starring Josh Brolin, John Malkovich, Megan Fox, Michael Shannon
screenplay by Neveldine & Taylor
directed by Jimmy Hayward
by Walter Chaw Distilling a fairly popular Weird West comic series down to a tight little 80-minute ball that plays like another adaptation of the Max Payne videogame, ex-Pixar animator Jimmy Hayward's Jonah Hex is a whole lotta boom-boom executed in a borrowed, curiously flat style that has one pining for the days when Sam Raimi was making stuff like Darkman and The Quick and the Dead--those two films, incidentally, the ones Jonah Hex most wants to be. The eponymous Jonah (Josh Brolin) is a disfigured Confederate hero gifted--through hatred, a near-death experience, and healing from mysterious Injuns--with the ability to withstand point-blank shotgun blasts, briefly reanimate the dearly departed, and suffer Megan Fox's typecast performance as a really popular whore. Her Lilah keeps weapons all over creation, natch, because she might be an oft-visited saloon girl but she ain't nobody's bitch. Well, except Jonah's, I guess. But Jonah is too busy trying to kill evil Col. Quentin Trumbull (John Malkovich) to make an honest woman out of her. Jonah Hex may not know much, but he knows he's no fucking magician.
Jonah Hex is also the sequel to Wild Wild West no one in God's green earth wanted, with Aidan Quinn as President Grant, hiring our bounty hunter anti-hero to track down the bad guy and prevent his gadget-aided destruction of this "unholy union of states." In the middle of all the nuclear explosions, note the amazing Michael Fassbender of Hunger and Inglourious Basterds as Trumbull's alpha henchman, walking away with the picture as an Irishman who's both a great boxer and an expert bomber. (A sequence in which he chases Hex whilst wielding a smoking bundle of dynamite is a keeper.) More forgettable is a quick visit to Lance Reddick (doing his best Woody Strode) as a token black guy/nineteenth-century Q who arms Jonah with his next round of boomstick technology. Of course Lilah becomes a hostage, of course Jonah gets to fight Trumbull mano-a-mano, and of course there're a lot of snarling one-liners that only occasionally betray a sense of humour. What's surprising is the number of times Jonah Hex looks away from its bloodshed. For a movie that doesn't flinch at blowing up a traincar full of women and adorable children, it sure develops a conscience fast about showing a bad guy getting his head squeezed off by a giant gear. I mean, honestly, who do they think they're going to offend?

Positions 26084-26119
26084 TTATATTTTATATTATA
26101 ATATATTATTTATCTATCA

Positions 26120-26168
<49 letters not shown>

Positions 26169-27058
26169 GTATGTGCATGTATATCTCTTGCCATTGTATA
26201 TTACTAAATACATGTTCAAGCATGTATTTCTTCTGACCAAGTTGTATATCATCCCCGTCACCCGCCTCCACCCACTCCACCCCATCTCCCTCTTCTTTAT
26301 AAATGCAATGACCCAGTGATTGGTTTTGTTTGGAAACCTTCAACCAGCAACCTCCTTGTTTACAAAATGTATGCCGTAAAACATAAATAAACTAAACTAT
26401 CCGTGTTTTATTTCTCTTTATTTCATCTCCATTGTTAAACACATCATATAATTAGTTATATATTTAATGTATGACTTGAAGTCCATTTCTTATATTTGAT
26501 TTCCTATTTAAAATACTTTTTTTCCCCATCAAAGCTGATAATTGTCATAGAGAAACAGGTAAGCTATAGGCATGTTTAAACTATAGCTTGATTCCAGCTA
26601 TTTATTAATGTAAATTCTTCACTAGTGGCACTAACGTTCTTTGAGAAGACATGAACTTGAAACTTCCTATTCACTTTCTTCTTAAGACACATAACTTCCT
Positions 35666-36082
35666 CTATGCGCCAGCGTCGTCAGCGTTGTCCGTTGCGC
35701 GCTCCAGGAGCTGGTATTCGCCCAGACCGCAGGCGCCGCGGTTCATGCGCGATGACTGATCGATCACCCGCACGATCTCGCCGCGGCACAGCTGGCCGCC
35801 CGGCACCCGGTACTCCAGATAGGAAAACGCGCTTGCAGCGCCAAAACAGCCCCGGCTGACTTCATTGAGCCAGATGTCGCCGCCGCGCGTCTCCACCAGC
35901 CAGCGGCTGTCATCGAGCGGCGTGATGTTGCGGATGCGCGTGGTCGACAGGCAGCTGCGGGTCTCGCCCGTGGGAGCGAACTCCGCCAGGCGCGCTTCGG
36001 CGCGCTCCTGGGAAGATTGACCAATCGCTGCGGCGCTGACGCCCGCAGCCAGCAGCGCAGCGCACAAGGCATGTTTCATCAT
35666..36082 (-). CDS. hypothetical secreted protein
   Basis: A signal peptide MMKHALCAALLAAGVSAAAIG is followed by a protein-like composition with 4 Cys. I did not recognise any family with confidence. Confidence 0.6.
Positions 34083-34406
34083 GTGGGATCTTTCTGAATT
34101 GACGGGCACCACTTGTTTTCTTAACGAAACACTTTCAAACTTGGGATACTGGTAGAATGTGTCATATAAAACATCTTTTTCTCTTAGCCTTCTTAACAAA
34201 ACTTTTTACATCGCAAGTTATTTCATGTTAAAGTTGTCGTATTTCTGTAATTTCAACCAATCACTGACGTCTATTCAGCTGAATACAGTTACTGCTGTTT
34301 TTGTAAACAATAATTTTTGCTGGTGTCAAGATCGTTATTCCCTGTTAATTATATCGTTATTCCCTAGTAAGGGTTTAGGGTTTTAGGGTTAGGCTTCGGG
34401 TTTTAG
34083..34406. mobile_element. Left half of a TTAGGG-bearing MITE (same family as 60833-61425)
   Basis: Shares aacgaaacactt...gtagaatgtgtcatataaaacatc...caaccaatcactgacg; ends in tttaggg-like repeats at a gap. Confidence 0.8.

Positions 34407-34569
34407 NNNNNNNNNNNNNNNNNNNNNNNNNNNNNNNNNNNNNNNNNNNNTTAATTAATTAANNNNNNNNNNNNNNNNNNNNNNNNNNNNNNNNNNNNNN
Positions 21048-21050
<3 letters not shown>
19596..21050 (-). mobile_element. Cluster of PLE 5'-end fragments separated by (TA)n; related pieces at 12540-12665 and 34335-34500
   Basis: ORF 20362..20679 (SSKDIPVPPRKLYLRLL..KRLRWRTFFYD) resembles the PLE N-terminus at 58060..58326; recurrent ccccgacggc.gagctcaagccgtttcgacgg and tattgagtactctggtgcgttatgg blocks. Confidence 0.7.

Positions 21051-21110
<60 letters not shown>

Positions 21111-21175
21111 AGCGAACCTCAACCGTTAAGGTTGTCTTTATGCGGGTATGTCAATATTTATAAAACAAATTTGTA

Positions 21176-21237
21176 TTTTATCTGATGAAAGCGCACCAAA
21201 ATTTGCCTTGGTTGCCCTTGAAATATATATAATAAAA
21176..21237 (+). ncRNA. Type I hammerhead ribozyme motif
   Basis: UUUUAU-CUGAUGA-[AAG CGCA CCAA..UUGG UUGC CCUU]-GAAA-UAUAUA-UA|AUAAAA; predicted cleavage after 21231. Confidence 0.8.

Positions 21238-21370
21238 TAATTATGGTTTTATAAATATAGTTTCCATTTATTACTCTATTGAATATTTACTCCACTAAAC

In the end, the weird aftertaste left by Jonah Hex is more likely due to its desperate attempts at topicality than to its brevity or its sad, cowardly chastity. Take, for example, the way it refers to Trumbull as a domestic terrorist bent on dissolving the Union by any means possible, including employing a band of thugs who occasionally resort to strapping themselves with bombs. Or how an impotent centralized government finds itself incapable of locating a lone wackadoo despite the aid of advanced "intelligence" gathering methods. Or the off-tune condemnation of vengeance as a guiding principle even as it's clear that the only thing that motivates anyone in this film is some combination of greed, venality, and vigilante justice. It's a movie about the dangers of terrorism that glorifies it, locating itself midway between crazed right-wing secessionists and idiot left-wing equivocators--meaning that it lacks the courage not only to deliver a money shot, but also to offend anyone philosophically. Jonah Hex frustrates because it looks great, boasts a well-cast ensemble, and has an interesting source--and still it can't manage to be much more than a sanitized, dumb-as-dirt exploitation flick without sex, gore, or politics. It talks a lot, but it's not saying anything. At least it's short. Originally published: June 18, 2010.
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